Clergy Sex Abuse

BOB ABERNETHY: Welcome back. I’m Bob Abernethy. It’s good to have you with us. We begin this week with stories of trust betrayed, of the abuse of relationships between pastoral counselors and those who came to them willingly seeking guidance and comfort. In our Cover Story, we hear personal tales of the sexual relationship that can develop between some clergymen and some women in their congregations. This is a complex world in which the male pastor is often found guilty of abusing his power and the woman is usually, but not always, the innocent victim. Our correspondent, Mary Alice Williams, begins her report with one woman’s story of her relationship with her counselor.

BARBARA COLARELLI: And so I started going for therapy like once a week. I really didn’t believe in therapy, but with a priest, you know, how could you go wrong?

Barbara Colarelli

MARY ALICE WILLIAMS: Barbara Colarelli was to learn just how wrong. When she was most vulnerable, after her oldest daughter ran away from home, she turned to the one authority to whom she’s given lifelong obedience and devotion, the Catholic Church, in the person of a Benedictine monk named Joseph Chang.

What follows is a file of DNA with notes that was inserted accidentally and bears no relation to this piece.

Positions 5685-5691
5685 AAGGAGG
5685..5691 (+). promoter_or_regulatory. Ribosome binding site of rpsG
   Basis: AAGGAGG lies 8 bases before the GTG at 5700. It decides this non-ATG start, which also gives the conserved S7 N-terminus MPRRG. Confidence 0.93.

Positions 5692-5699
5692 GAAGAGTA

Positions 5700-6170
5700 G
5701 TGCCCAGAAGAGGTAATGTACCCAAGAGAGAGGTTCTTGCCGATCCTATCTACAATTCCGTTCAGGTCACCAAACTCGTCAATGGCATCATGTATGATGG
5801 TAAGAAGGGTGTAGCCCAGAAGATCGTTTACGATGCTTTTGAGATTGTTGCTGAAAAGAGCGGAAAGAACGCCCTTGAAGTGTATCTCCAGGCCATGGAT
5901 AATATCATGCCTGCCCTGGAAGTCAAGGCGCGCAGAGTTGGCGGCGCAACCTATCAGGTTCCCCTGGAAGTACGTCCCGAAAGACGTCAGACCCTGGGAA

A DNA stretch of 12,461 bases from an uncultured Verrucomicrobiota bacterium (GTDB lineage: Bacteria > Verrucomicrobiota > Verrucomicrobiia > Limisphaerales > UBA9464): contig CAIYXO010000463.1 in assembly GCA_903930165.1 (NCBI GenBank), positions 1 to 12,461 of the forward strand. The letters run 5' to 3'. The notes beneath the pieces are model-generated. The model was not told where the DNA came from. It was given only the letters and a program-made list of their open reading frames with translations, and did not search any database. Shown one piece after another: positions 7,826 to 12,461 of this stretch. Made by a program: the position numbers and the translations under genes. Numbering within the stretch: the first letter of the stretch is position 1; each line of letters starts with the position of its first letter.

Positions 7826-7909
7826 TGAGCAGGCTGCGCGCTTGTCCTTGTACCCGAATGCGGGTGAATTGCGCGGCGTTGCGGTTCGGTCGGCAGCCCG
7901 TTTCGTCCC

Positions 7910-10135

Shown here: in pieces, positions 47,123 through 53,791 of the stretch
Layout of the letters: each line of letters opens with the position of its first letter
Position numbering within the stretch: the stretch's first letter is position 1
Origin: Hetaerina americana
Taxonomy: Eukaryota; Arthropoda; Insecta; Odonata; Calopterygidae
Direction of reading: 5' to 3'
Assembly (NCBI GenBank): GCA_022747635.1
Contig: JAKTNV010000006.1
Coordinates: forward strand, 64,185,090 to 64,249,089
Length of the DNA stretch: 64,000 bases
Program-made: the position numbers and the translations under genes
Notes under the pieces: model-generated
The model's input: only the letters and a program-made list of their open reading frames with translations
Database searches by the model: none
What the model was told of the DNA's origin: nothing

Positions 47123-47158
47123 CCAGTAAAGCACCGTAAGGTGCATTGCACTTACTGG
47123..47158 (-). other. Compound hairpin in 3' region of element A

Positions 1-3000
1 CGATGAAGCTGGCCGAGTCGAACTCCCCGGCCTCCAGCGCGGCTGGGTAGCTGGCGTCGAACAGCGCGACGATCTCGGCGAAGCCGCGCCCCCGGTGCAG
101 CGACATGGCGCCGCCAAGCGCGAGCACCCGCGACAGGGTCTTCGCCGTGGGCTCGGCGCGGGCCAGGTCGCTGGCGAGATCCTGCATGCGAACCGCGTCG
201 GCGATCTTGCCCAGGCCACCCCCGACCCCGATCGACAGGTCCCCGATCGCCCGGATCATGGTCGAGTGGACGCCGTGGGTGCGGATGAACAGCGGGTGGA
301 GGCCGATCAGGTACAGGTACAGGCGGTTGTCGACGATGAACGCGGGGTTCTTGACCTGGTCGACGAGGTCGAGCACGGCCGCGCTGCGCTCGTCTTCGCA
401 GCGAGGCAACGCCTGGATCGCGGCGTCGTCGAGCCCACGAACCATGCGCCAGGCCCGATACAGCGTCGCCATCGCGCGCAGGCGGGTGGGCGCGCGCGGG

Ms. COLARELLI: When the session was over, I stood up to leave, and he stood up to hug me like he always did. He kissed me on the cheek. He was caring, like a brother, that’s what I thought. And he kissed me on the other cheek, and then his tongue went in my mouth. And my life has never been the same since.

WILLIAMS: It was the beginning of an abusive sexual and spiritual bond Barbara could neither break nor reveal.

Ms. COLARELLI: The pain was, you know, not having control of my own life, going back like a puppet.

WILLIAMS (To Ms. Colarelli): You were protecting him?

Ms. COLARELLI: I was going to save his soul.

WILLIAMS: Laura McAlpine was her therapist.

LAURA MCALPINE (Therapist): She would do what often battered women do, which is they would ignore the contacts of the abuse and just keep trying to get this person to be good to them, to be loving to them again, to be in the role that they were supposed to be.

WILLIAMS: When Barbara learned that she was not the only woman that Chang was involved with, she reported him to his superior, who she said mocked her and told her to get herself together.

Mark Laaser

Ms. COLARELLI: It was more excruciating than what Chang did, because now it had a bigger representation. Now this just wasn’t a man, now this was the Church turning their back on me.